Sorokin, 24, is considered one of the top prospects at any position not currently in the NHL. A third-round pick of the Islanders in 2014, he was among the Kontinental Hockey League’s best goalies this past season with a 1.50 goals-against average and .935 save percentage.

Two other teams signed Russian prospects Monday who can’t compete in the resumption of this season. The Montreal Canadiens signed defenseman Alexander Romanov for three years, and the Minnesota Wild signed forward Kirill Kaprizov for two years.

All three players are burning a year by signing for this season, a way of getting to more lucrative contracts sooner in the future.

The Islanders are one of several teams going into the NHL’s expanded 24-team playoffs with a goaltending competition. Coach Barry Trotz said he’ll let it play out between Russian Semyon Varlamov and German Thomas Greiss to determine who might start Game 1 of the qualifying round against the Florida Panthers on Aug. 1.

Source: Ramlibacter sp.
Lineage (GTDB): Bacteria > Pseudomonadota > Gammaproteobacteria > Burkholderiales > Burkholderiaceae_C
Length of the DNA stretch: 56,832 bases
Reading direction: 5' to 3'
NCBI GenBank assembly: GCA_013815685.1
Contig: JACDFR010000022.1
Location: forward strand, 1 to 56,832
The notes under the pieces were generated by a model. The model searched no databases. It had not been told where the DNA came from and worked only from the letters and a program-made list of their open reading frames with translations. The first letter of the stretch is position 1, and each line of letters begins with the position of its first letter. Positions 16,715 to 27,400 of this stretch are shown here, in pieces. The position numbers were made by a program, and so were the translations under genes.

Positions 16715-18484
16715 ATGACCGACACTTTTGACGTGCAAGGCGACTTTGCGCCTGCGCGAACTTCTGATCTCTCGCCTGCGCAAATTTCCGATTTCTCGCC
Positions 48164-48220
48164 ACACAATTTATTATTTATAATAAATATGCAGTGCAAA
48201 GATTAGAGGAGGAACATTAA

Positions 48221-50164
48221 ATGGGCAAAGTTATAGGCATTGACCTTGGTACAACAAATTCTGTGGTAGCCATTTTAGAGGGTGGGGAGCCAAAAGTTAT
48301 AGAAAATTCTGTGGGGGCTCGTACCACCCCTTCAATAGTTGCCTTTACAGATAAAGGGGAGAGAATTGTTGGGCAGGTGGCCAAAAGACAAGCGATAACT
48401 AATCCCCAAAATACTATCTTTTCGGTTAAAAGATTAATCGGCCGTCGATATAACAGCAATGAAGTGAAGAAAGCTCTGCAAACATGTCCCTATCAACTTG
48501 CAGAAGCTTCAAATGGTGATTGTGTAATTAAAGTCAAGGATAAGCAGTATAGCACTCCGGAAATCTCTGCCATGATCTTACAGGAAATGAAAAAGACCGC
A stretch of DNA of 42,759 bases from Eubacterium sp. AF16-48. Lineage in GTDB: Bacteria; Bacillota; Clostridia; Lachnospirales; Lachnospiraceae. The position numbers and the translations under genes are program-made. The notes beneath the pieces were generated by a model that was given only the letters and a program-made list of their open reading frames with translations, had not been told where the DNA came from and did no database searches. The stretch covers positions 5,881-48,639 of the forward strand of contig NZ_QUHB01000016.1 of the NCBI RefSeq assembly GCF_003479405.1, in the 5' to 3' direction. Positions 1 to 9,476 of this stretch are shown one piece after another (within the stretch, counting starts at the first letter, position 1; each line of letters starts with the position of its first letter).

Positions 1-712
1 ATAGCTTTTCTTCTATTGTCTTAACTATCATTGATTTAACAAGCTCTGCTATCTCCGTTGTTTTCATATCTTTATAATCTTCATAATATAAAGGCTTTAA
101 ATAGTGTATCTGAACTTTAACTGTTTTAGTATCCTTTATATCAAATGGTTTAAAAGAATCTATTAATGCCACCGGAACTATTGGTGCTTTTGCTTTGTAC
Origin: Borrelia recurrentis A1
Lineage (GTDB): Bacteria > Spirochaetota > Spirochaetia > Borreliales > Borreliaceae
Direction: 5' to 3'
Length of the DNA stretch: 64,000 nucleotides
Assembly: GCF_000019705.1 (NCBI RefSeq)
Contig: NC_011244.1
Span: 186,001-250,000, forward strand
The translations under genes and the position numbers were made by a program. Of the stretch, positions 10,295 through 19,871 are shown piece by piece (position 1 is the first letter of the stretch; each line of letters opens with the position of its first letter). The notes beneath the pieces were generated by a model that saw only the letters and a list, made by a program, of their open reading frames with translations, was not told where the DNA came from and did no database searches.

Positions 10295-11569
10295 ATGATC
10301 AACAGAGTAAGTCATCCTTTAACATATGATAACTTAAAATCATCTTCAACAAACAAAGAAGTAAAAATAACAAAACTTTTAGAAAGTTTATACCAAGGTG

While Varlamov is under contract for three more seasons — perhaps in later years to mentor Sorokin — Greiss is a pending free agent. Sorkin backed up for the gold medal-winning Olympic Athletes from Russia at the 2018 Pyeongchang Games and showed his NHL potential over several KHL seasons and world championships.

Draisaitl, MacKinnon, Panarin are 2019-20 Ted Lindsay Award finalists

Leave a comment

Leon Draisaitl of the Oilers, Nathan MacKinnon of the Avalanche, and Artemi Panarin of the Rangers have been announced as the finalists for the 2019-20 Ted Lindsay Award, which is given “to the most outstanding player in the NHL.”

The is voted on by fellow members of the NHL Players’ Association. Lightning forward Nikita Kucherov won the award last season.

Draisaitl and Panarin are first-time finalists, while this is the second time that MacKinnon is up for the award. The winner will be announced at some point during the conference finals.